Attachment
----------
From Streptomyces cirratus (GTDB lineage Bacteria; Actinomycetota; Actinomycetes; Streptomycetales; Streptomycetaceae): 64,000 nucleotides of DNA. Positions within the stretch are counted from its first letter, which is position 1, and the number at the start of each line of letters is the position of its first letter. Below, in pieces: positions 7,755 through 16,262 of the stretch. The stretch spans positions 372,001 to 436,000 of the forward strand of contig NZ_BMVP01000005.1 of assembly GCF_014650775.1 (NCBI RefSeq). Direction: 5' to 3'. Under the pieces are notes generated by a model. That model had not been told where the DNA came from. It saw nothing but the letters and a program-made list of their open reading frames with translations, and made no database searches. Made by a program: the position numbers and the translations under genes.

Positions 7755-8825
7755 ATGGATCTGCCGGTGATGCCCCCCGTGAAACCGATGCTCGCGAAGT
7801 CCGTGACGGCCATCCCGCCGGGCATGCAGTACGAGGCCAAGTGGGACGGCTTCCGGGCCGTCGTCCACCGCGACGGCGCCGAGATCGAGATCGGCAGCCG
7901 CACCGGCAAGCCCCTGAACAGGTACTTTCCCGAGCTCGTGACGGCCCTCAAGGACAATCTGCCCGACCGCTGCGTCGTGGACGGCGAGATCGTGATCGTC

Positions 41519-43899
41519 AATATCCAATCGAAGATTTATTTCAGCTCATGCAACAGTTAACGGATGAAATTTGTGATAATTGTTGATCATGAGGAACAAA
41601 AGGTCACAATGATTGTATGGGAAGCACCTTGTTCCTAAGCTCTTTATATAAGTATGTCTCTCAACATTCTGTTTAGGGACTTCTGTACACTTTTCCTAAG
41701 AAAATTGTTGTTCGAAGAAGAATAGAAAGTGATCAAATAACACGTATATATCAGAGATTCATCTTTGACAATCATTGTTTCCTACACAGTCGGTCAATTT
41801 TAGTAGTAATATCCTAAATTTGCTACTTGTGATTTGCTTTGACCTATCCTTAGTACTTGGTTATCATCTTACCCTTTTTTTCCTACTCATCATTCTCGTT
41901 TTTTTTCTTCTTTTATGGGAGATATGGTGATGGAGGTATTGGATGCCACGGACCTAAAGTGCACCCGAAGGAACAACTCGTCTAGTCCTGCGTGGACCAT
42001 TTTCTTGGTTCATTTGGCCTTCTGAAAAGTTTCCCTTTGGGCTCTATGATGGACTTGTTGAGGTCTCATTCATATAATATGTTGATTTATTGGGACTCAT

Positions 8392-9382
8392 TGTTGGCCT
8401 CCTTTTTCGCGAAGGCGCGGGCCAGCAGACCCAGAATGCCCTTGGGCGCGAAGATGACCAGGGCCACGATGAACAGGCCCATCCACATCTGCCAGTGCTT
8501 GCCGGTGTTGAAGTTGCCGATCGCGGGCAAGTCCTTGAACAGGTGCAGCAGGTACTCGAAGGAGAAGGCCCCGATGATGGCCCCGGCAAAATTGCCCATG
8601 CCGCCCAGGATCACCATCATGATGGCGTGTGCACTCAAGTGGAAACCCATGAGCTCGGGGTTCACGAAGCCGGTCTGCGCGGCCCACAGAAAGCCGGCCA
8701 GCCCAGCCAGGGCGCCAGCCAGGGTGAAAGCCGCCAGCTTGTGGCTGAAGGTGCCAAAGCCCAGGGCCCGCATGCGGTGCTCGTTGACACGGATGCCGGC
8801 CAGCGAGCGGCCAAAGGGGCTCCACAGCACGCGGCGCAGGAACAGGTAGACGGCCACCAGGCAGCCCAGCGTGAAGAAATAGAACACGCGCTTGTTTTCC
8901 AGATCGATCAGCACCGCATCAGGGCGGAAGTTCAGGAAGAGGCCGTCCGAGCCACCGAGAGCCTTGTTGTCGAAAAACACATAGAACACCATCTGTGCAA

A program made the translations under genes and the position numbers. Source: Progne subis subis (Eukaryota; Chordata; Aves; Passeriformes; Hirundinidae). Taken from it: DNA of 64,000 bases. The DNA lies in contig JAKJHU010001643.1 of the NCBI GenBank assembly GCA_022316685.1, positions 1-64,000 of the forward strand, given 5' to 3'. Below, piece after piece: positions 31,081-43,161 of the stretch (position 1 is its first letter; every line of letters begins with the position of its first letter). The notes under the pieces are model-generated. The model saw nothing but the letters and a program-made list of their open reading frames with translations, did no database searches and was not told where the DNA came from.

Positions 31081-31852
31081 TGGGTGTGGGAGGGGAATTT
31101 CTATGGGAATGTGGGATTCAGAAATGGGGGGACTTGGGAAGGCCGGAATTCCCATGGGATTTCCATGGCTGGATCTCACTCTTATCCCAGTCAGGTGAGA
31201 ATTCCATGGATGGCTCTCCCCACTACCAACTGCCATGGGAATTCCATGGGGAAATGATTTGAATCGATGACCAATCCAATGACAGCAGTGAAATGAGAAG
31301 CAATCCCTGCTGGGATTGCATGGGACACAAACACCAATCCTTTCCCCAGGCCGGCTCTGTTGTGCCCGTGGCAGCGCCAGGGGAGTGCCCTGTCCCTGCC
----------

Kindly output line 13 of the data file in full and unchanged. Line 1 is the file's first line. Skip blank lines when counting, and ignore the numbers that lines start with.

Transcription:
Positions 8392-9382